Magnolia Cemetery – Charleston, South Carolina
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Historic Magnolia Cemetery on the banks of the Cooper River in northern peninsular Charleston was established in 1850. It rests on 92 acres of a former rice plantation, Magnolia Umbra. The current superintendent’s office, pictured below, was the former plantation home and dates to 1805.
The photo below shows a “receiving tomb” at Magnolia Cemetery. A receiving tomb, as its name implies, defines a place where the dead were placed while a final burial site was prepared.
The receiving tomb at Magnolia Cemetery is listed as one of the Preservation Society of Charleston’s Seven to Save, a program the organization says “is an annual outreach program of the Preservation Society of Charleston designed to focus the work of the organization in a proactive and constructive way, delivering intellectual and financial resources to raise awareness and support for key preservation projects in Charleston and the region.”
The burial grounds were planned during a mid-nineteenth century rural cemetery trend in the United States. A yellow fever outbreak gripped Charleston in the 1850s, creating an even greater need for public cemeteries such as this one.
Magnolia Cemetery is a museum of sorts. It was laid out by noted architect Edward C. Jones, who also designed the United States Custom House on East Bay Street, among other popular buildings throughout Charleston and South Carolina.
The funerary art seen at Magnolia Cemetery is considered to be among the most beautiful examples in the country. Mausoleums, memorials, headstones, and statuary adorn the landscape with their stories of the deceased and reflections of spirituality.
The grounds also serve as the final resting place of many prominent South Carolinians, including several former governors. The picture below shows the resting place of the third and final crew of the H.L. Hunley, a Confederate submarine. On the night of February 17, 1864, the Hunley was the first submarine to successfully attack and sink an enemy ship, the USS Housatonic.
The crew’s remains were recovered, along with the Hunley itself, on August 8, 2000. The remains were laid to rest in Magnolia Cemetery on April 17, 2004. The crew was composed of Lieutenant George E. Dixon (Commander), Frank Collins, Joseph F. Ridgaway, James A. Wicks, Arnold Becker, Corporal C. F. Carlsen, C. Lumpkin, and Augustus Miller.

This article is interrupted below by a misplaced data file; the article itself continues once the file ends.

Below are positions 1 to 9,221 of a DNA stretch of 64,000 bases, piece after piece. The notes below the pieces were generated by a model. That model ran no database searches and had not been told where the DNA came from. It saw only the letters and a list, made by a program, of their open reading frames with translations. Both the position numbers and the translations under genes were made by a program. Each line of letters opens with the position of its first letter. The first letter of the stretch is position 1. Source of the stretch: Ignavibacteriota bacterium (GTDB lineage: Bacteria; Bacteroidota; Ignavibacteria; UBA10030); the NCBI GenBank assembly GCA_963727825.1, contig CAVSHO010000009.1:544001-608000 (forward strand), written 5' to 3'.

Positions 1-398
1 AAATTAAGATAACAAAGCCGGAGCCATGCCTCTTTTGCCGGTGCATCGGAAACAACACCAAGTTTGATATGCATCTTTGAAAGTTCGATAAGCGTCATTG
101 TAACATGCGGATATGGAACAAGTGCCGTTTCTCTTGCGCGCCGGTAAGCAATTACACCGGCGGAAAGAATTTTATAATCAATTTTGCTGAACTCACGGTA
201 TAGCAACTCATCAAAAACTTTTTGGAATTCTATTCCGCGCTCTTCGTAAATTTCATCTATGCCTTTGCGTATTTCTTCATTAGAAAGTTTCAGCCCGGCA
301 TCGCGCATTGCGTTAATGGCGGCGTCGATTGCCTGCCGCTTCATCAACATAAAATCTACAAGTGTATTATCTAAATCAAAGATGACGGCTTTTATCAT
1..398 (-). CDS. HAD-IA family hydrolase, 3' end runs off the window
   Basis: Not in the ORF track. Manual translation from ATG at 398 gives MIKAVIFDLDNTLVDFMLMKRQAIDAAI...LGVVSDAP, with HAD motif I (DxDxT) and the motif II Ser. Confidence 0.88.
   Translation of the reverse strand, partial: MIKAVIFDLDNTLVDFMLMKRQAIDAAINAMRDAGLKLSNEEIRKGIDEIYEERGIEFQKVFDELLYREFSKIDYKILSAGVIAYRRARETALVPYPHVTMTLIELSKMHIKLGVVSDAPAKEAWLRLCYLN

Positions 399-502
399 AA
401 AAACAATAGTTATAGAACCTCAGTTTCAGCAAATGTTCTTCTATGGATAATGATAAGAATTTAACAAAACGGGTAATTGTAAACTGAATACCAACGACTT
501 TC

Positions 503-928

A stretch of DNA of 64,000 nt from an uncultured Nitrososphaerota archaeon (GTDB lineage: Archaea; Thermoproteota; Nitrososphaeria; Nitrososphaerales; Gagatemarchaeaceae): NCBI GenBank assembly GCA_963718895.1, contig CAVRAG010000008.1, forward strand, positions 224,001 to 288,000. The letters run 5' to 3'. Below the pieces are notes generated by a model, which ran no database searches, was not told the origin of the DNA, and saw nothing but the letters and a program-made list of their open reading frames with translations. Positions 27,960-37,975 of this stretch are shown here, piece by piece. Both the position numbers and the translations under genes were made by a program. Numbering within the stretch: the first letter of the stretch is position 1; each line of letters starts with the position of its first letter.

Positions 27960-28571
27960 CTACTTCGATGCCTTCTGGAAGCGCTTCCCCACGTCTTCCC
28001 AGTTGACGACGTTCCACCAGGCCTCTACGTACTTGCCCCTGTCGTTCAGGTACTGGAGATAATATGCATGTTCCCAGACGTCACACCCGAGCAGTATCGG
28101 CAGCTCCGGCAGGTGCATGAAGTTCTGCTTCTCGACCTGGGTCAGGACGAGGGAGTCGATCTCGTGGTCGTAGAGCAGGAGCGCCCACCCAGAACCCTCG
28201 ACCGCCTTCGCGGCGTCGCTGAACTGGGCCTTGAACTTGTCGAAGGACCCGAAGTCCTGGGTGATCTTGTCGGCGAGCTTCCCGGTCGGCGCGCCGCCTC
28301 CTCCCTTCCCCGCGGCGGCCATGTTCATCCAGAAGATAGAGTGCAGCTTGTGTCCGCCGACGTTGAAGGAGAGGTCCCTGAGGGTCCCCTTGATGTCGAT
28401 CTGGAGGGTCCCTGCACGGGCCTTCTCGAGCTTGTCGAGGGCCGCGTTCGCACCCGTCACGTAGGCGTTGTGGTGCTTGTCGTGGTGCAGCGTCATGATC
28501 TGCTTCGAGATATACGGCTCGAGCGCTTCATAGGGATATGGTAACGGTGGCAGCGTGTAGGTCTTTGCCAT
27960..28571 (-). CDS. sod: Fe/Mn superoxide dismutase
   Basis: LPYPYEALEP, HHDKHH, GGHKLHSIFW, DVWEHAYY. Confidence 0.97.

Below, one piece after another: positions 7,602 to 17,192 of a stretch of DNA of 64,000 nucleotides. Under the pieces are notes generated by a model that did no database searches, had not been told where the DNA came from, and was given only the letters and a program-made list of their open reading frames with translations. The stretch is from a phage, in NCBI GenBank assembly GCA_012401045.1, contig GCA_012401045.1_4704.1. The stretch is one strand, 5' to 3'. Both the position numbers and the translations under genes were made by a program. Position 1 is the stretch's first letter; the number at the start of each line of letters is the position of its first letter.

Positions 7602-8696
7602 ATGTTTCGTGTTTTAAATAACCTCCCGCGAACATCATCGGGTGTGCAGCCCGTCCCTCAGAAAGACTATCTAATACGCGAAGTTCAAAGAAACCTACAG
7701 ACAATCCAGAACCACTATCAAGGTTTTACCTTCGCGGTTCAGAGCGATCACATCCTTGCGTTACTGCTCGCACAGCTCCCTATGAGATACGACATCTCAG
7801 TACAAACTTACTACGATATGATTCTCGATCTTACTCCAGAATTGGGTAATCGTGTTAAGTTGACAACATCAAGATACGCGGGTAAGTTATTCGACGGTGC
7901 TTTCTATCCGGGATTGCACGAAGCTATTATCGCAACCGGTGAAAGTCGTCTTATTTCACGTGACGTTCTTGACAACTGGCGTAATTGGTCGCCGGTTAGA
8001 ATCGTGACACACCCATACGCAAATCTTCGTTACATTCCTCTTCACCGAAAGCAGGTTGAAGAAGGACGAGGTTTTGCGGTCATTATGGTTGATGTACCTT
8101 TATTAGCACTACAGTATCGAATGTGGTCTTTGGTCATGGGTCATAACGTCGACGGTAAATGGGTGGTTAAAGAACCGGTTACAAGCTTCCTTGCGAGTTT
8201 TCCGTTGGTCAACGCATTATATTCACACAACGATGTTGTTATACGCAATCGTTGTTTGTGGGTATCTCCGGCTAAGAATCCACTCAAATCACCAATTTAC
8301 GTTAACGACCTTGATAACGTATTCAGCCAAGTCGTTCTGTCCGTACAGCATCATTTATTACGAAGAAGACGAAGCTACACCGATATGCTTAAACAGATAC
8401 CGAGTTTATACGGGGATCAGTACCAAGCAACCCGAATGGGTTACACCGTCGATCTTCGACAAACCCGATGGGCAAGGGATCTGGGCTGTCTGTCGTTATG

Learn more about famous people buried in Magnolia Cemetery.
Magnolia Cemetery is listed in the National Register, which says the following:
Magnolia Cemetery, a large public cemetery, covers approximately 92 acres and contains the graves of numerous prominent South Carolinians. Established in 1850, Magnolia is extensively landscaped with winding drives and paths interspersed with small ponds and a lake, and contains excellent examples of late 19th century cemetery architecture and sculpture. The original design included a chapel, formal garden, keeper’s house, and receiving room. Of the original cemetery structures, the Receiving Tomb remains, plus a ca. 1805 structure (now the superintendent’s office), three 1890s structures, five mausoleums, and many impressive examples of cemetery art and architecture. Also remaining are excellent examples of iron work, of the late 19th century and remnants of the original landscape patterns. Magnolia enjoyed prominence during the mid and late 19th century, a time when it was also a popular spot for picnicking during the Victorian era. The cemetery is an excellent reflection of the arts, tastes, and social mores of the 19th century.
Reflections on Magnolia Cemetery
Contributor Keith Rice shares, “Magnolia Cemetery is the most fascinating place with all of the live oaks and ornate old graves.”
Magnolia Cemetery Info
Address: 70 Cunnington Avenue, Charleston, SC 29405
Magnolia Cemetery Map
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